This one is for people not from the Eurozone. Make sure to bring some cash in Euro (I usually have 500€ euros with me minimum). It may be expensive for you to withdraw money from your home country’s bank account. And you also want to avoid the bad FX rate at the airport. Check if it is relevant for you depending on the country where you are from.

Also, it may take you a few days or weeks depending on your situation to open a bank account in France or to receive your first paycheck if you are coming for work. So always better to plan. You will spend more than you imagine during your first month in France.

Tip 6: Small presents from your country

I like to bring some small presents from my country to the friends I will make or for the people that might host me… It is always nice to give a present from your home country, it makes it more personal. You do not want to take up too much space in your luggage, so I like bringing magnets.

Tip 7: Use space-saver bags

This is useful for people always taking too much clothing (like me…)… There are many different types on the market. I use vacuum bags, the basic ones, but there are more elaborate and expensive ones if you want to explore this.

Also, I know that some people roll their clothing instead of folding them, it seems that it takes up less space, but I haven’t tried it yet.

Tip 8: If you don’t have it, don’t bring it

Unless it is specific to your home country, if you don’t have an item, buy it in France instead of making your suitcase heavier…

If it will be needed for the first week of your stay, you may want to buy it, as you will have a lot to do when you first arrive. You want to minimize the shopping for the first few days. If you haven’t done much grocery shopping abroad, you will see it can be confusing as the brands, the marketing and the products are different, so shopping can take some time! It is a discovery in itself. I love it, it is like going to a museum! It is a cultural discovery in itself!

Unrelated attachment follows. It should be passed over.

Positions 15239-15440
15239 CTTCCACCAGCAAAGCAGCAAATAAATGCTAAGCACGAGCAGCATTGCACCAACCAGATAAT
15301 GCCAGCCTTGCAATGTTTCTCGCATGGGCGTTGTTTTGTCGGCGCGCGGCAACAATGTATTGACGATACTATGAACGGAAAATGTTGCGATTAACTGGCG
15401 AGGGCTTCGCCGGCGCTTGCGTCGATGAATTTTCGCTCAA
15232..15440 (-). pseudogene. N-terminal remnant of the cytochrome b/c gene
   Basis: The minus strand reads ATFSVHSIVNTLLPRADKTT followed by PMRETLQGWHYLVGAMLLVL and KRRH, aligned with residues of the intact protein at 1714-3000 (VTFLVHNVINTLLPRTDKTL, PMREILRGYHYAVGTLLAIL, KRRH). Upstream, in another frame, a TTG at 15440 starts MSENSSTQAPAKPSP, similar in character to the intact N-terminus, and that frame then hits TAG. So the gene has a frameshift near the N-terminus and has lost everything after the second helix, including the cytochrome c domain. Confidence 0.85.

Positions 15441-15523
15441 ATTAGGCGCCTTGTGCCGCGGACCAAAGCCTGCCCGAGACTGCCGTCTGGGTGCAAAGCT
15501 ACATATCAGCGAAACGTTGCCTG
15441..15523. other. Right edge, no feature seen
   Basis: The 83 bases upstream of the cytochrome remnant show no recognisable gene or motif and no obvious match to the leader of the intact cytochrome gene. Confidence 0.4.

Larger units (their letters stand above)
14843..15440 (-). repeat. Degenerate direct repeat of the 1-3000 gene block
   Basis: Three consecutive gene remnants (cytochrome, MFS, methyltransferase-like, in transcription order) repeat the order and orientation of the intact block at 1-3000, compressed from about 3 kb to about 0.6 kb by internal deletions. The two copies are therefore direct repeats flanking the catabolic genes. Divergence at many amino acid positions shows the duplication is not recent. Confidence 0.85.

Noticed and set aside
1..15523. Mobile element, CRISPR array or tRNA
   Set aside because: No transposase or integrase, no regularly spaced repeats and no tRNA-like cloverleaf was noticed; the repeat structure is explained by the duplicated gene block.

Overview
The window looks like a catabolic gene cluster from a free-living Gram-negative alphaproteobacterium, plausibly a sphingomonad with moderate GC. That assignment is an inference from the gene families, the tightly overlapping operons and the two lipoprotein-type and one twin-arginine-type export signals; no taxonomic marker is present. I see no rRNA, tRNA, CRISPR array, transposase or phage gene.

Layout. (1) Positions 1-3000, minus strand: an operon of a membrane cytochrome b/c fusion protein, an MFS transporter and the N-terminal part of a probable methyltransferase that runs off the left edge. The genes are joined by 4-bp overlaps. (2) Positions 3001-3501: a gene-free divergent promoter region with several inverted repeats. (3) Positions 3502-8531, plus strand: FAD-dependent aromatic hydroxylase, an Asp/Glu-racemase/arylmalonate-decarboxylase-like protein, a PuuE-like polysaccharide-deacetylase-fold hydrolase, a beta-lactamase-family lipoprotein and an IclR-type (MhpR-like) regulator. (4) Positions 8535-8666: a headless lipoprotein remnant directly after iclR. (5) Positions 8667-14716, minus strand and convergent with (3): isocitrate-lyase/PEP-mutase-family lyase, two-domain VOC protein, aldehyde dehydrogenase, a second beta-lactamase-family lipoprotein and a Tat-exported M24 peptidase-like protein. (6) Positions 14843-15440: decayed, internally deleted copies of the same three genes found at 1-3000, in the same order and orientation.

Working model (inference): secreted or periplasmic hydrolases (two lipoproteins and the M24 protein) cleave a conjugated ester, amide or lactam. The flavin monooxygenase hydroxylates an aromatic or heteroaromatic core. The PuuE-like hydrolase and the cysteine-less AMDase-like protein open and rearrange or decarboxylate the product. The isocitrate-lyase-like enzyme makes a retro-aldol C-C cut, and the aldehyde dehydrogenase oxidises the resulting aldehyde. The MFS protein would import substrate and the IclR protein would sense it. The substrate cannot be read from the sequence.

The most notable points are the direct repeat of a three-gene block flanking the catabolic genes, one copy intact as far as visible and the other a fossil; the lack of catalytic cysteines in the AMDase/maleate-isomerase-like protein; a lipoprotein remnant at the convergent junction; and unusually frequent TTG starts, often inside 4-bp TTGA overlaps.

Tip 9: Bring a foldable travel bag

You can be sure that you will bring back more things than what you are packing now… You will want to buy souvenirs, presents, and clothing from France of course but also the different countries you will have the opportunity to discover.

If you do not already have one, no need to buy it before leaving, you can buy it in France (as explained in point 8)

Tip 10: Bring the essentials with you

If you are part of the lucky ones that get relocation assistance from their employer, good for you! Whether your household goods are shipped via air or road, there can always be unexpected delays…

First, it is essential to follow your household goods move provider instructions, as there might be some customs instructions to follow. If you don’t, your goods could be blocked at customs for a while.

Your household goods move provider will give you an estimated time for the delivery of your goods. 80% of the time this estimate is correct but you might fall under 20% and have to wait a bit longer.

I advise you to take the essentials for the first 2 months and adapt depending on your accommodation solution.

Will you stay in a fully furnished and equipped flat?

You want to have everything you need for the first 3 nights (towels, bedsheets…).

If you arrive on a Saturday evening in a small town in France, all the shops will be closed until Tuesday! So better to anticipate.

To summarize, anticipation and organisation are key to packing for expatriation and having a stress-free move.

Good luck with your packing! The best is yet to come!